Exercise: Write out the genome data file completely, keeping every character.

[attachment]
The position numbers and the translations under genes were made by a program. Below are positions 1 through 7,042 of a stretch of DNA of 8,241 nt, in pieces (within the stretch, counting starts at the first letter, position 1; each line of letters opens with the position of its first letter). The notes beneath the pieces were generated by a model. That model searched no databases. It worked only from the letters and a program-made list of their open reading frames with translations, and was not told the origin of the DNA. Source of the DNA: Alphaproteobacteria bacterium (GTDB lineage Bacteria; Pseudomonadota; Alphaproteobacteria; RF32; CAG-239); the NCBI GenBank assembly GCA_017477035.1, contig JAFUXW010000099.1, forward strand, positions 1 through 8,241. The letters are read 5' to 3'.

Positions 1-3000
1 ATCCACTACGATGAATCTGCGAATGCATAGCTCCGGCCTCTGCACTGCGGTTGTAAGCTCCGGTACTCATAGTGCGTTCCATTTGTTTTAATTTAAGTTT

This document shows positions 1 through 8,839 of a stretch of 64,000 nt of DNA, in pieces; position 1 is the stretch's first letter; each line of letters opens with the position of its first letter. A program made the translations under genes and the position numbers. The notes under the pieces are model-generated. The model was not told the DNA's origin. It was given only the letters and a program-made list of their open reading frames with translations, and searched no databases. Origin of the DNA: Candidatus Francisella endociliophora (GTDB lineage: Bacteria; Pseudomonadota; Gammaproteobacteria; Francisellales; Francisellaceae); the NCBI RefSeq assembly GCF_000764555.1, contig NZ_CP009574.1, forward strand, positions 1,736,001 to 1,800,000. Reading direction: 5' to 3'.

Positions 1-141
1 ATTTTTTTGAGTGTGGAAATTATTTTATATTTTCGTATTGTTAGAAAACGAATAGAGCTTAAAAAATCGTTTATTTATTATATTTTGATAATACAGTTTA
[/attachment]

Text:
The position numbers and the translations under genes were made by a program. Below are positions 1 through 7,042 of a stretch of DNA of 8,241 nt, in pieces (within the stretch, counting starts at the first letter, position 1; each line of letters opens with the position of its first letter). The notes beneath the pieces were generated by a model. That model searched no databases. It worked only from the letters and a program-made list of their open reading frames with translations, and was not told the origin of the DNA. Source of the DNA: Alphaproteobacteria bacterium (GTDB lineage Bacteria; Pseudomonadota; Alphaproteobacteria; RF32; CAG-239); the NCBI GenBank assembly GCA_017477035.1, contig JAFUXW010000099.1, forward strand, positions 1 through 8,241. The letters are read 5' to 3'.

Positions 1-3000
1 ATCCACTACGATGAATCTGCGAATGCATAGCTCCGGCCTCTGCACTGCGGTTGTAAGCTCCGGTACTCATAGTGCGTTCCATTTGTTTTAATTTAAGTTT

This document shows positions 1 through 8,839 of a stretch of 64,000 nt of DNA, in pieces; position 1 is the stretch's first letter; each line of letters opens with the position of its first letter. A program made the translations under genes and the position numbers. The notes under the pieces are model-generated. The model was not told the DNA's origin. It was given only the letters and a program-made list of their open reading frames with translations, and searched no databases. Origin of the DNA: Candidatus Francisella endociliophora (GTDB lineage: Bacteria; Pseudomonadota; Gammaproteobacteria; Francisellales; Francisellaceae); the NCBI RefSeq assembly GCF_000764555.1, contig NZ_CP009574.1, forward strand, positions 1,736,001 to 1,800,000. Reading direction: 5' to 3'.

Positions 1-141
1 ATTTTTTTGAGTGTGGAAATTATTTTATATTTTCGTATTGTTAGAAAACGAATAGAGCTTAAAAAATCGTTTATTTATTATATTTTGATAATACAGTTTA